March 12, 2014

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View Mr. Seltz's slides from the event

Eight years after creating near-universal coverage, Massachusetts continues to lead the nation on health care reform. Comprehensive cost containment legislation passed in 2012 aims to align health care spending growth with the overall state economy. Among its many provisions, the new law assesses certain providers and payers in order to make investments in community hospitals throughout Massachusetts. The law also increases transparency and accountability in the provider market, and encourages payers and providers to move away from fee-for-service toward alternative payment arrangements. The newly established Health Policy Commission is an independent state agency responsible for implementing many of these initiatives.

In his presentation, Seltz covered the key ingredients that enabled passing the health care cost containment law, including the driving forces of political leadership, as well the economic impetus for the law. With Massachusetts’ health care costs “growing at an unsustainable rate”—a 60% increase in a decade—Seltz remarked that health care costs were “pushing out growth in all other sectors of our economy.” This brought the state’s political leaders together to consider how to make Massachusetts competitive in the long-term and increase jobs in all sectors, not just health care.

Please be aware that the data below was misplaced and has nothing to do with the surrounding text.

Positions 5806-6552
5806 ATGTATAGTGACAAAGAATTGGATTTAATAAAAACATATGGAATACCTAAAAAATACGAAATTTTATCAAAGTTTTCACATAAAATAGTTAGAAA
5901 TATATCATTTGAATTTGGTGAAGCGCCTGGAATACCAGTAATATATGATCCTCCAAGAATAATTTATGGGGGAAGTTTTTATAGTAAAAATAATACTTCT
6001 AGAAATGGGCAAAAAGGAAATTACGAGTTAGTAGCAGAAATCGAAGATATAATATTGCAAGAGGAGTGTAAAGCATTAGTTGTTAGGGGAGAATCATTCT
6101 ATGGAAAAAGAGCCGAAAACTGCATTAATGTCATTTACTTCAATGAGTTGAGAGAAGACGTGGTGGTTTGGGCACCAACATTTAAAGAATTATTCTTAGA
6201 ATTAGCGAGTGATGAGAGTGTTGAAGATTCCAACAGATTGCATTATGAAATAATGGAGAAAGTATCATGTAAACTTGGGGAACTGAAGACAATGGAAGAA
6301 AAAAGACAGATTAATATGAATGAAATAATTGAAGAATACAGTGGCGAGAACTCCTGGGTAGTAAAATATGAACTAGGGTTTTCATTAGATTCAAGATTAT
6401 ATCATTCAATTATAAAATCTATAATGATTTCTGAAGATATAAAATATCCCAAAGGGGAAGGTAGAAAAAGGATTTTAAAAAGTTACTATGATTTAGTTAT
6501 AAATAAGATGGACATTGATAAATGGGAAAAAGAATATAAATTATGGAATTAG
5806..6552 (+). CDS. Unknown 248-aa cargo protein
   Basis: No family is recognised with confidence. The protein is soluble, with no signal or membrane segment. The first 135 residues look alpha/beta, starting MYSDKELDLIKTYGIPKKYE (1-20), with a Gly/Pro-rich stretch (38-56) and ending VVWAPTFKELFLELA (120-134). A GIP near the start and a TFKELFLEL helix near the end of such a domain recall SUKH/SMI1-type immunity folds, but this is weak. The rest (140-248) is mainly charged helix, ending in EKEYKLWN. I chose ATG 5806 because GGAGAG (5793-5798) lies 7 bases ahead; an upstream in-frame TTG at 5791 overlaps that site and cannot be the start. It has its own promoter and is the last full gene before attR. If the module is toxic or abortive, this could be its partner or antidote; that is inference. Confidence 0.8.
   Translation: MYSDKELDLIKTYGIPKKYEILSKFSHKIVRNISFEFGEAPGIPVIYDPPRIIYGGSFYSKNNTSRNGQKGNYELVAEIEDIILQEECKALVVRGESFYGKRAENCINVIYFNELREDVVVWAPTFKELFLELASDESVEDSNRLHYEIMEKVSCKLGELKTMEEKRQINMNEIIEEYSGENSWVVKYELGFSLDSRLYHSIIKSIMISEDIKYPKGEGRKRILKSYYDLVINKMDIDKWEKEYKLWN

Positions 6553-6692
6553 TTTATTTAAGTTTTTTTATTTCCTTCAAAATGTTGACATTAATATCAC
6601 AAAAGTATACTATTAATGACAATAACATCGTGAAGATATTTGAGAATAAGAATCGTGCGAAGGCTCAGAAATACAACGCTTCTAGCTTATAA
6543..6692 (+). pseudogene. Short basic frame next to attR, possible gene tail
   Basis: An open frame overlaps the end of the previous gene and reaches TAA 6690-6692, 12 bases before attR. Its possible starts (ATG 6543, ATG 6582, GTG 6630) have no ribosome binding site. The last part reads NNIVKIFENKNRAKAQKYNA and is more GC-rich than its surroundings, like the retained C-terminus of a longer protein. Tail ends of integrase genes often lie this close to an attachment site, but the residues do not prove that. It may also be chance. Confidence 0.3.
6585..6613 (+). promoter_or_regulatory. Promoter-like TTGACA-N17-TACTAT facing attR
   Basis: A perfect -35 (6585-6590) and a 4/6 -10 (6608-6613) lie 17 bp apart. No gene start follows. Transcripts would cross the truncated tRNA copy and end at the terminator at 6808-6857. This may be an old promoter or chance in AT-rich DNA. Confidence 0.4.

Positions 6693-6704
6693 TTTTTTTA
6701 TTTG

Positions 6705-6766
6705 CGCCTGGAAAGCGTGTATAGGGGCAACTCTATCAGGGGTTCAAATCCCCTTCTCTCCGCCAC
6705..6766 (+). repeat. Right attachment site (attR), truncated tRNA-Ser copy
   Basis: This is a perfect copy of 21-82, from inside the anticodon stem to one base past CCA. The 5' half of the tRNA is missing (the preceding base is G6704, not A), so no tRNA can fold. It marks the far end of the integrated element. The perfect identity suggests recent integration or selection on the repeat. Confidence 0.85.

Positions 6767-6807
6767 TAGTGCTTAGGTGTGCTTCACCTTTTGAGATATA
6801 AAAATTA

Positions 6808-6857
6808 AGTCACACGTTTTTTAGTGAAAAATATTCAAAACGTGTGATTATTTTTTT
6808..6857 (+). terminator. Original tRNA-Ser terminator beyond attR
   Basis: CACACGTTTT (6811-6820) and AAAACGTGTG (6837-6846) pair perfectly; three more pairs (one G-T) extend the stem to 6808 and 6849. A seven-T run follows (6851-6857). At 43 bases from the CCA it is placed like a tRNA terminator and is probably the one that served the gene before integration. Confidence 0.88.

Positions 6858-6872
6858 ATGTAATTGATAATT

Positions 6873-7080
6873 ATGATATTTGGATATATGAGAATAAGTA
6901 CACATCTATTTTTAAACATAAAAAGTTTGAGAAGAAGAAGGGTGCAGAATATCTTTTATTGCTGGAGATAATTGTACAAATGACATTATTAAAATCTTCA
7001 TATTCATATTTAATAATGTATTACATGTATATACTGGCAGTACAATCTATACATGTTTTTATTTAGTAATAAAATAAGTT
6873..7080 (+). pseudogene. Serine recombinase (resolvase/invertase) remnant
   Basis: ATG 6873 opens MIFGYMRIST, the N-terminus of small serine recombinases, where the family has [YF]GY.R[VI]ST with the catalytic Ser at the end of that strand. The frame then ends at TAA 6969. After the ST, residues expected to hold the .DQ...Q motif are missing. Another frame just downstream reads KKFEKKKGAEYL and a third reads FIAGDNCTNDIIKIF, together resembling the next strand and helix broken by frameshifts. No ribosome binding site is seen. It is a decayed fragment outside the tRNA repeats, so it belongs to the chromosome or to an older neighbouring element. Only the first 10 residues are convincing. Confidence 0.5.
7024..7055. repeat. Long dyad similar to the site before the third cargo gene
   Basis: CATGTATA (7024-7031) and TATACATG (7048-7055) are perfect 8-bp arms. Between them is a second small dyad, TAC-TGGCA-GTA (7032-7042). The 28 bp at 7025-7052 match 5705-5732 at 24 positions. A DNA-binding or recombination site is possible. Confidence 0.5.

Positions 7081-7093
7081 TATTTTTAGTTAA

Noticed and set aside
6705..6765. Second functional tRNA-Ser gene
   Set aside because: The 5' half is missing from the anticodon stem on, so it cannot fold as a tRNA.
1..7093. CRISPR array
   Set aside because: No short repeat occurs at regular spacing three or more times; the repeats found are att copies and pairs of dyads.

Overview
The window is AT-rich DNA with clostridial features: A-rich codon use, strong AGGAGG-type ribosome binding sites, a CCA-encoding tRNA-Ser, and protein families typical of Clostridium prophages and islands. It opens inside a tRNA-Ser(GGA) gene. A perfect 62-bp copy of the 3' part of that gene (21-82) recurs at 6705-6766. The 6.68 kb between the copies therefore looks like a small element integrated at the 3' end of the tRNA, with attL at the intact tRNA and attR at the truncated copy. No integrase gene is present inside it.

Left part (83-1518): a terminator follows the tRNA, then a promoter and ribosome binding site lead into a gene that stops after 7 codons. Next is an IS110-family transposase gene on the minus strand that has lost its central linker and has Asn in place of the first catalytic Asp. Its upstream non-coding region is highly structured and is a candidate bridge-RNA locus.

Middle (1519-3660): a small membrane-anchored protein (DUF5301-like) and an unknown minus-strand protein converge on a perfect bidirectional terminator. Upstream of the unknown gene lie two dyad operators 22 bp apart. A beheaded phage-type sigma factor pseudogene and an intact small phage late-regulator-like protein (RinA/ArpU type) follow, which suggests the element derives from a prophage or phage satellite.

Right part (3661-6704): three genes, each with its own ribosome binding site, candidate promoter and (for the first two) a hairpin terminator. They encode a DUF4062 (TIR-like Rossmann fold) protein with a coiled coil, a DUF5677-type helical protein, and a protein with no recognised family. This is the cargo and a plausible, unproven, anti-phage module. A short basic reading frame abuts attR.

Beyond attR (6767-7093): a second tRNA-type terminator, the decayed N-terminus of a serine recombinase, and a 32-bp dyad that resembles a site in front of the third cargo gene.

One important component of the Massachusetts cost containment law was setting the growth benchmark, to stabilize health care costs to match the growth in the overall state economy. Seltz acknowledged that “ours is a market-focused law,” but one that also understands “government is going to play a role at holding the industry accountable towards meeting these goals, as well as monitoring and helping to guide the transformation over time.”

To help implement some of the law’s key initiatives, two state agencies were set up: the Center for Health Information and Analysis (CHIA), the state’s data and analytics hub, and the Health Policy Commission (HPC), focused on developing policies. Seltz explained that the responsibilities of the Commission are to promote transformation in care through patient-centered medical homes (PCMHs) and accountable care organizations (ACOs), to make strategic investments in community hospitals, monitor the system and cost trends, and examine changes in the health care provider marketplace.

Attendees at the event included representatives of health care plans, providers, consumers, researchers, New York State government officials, and funders. Although the Commission is relatively new, Seltz revealed some preliminary results from first annual cost trends report and shared opportunities to improve the Massachusetts health care system. Seltz concluded by discussing the key challenges that the Commission will need to tackle in upcoming years to create a more transparent, accountable health care system that ensures quality, affordable health care for Massachusetts residents.

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